Taos Pueblo is celebrating their annual feast day Sept. 29 and 30 in honor of the Pueblo’s patron saint, St. Jerome (San Geronimo.)
The two-day celebration is open to the public. In preparation for the feast day week, the Pueblo is closed Friday, Sept. 27 and Saturday, Sept. 28 but reopens at 1 p.m. Sunday, Sept. 29.
The culturally rich two-day celebration begins at 5 p.m. Sunday, Sept. 29 with Vespers in the San Geronimo Chapel, followed by a traditional foot racing dance. Festivities continue Monday, Sept. 30 beginning at sunrise with mass at San Geronimo chapel, followed by footraces, pole climb in the afternoon, and traditional activities throughout the day. The pole climb is carried out by the tribe’s sacred clowns who retrieve gifts placed at the top of the pole around 4 p.m. Though the clowns may be entertaining, they are important figures in the Pueblo’s Native culture and should be treated with respect.
Pueblo artisans as well as American Indian artists from throughout the Southwest will sell handmade crafts and art at the event. Visitors can also purchase Indian Tacos, fry bread and other traditional foods. Many pueblo families who maintain homes in the village typically have feast day dinners on Sept. 30 by invitation only.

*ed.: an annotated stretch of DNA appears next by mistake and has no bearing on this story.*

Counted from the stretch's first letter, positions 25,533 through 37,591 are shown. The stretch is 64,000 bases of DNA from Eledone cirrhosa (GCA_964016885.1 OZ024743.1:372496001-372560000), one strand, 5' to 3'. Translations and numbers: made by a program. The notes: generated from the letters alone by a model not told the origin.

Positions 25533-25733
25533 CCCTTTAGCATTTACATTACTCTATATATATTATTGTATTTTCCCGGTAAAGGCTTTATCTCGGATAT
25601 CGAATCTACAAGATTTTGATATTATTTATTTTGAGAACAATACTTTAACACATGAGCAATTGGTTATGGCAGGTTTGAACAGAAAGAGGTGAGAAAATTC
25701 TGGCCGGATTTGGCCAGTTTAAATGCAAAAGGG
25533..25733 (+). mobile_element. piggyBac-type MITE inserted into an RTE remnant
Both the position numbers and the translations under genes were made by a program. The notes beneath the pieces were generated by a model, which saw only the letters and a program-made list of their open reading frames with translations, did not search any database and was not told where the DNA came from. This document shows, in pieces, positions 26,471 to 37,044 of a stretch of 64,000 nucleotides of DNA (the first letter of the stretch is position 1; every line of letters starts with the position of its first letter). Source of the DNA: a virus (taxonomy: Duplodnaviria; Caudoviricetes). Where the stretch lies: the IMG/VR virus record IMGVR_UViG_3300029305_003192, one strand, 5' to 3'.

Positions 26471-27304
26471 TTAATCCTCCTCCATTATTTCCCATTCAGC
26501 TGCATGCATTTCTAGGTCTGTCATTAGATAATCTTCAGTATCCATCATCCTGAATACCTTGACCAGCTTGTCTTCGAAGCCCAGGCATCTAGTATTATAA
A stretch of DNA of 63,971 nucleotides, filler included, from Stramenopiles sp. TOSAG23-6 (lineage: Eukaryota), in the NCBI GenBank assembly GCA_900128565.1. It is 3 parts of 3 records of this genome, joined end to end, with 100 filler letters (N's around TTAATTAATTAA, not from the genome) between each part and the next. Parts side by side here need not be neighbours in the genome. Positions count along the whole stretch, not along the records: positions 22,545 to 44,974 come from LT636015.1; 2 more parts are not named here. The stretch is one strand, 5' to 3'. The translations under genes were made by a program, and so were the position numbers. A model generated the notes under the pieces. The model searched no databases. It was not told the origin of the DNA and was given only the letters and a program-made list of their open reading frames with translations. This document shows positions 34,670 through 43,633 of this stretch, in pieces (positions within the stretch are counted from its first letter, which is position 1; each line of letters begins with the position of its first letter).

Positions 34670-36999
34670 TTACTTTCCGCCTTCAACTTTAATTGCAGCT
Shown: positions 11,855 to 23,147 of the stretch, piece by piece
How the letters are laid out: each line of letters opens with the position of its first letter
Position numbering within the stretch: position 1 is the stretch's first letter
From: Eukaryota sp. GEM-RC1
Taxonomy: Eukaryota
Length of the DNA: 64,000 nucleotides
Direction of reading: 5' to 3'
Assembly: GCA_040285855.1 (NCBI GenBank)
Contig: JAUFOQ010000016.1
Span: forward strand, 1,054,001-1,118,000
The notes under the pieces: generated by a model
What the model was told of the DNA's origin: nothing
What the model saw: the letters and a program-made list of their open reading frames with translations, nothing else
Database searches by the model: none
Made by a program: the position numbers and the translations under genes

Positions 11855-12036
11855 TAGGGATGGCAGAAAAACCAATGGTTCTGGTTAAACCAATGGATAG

Because this is a ceremonial event, cell phone and cameras or other recording devices are strictly prohibited.
The present San Geronimo Chapel at the Pueblo was completed in 1850 to replace the original church, which was destroyed in the war with Mexico by the U.S. Army in 1847. The church was first built in 1619, and the ruins are still evident on the west side of the village. It was then destroyed in the Spanish Revolt of 1680 but soon rebuilt on the same site.
Taos Pueblo is the only living Native American community designated both a World Heritage Site by UNESCO and a National Historic Landmark. The multi-storied adobe buildings have been continuously inhabited for more than 1,000 years.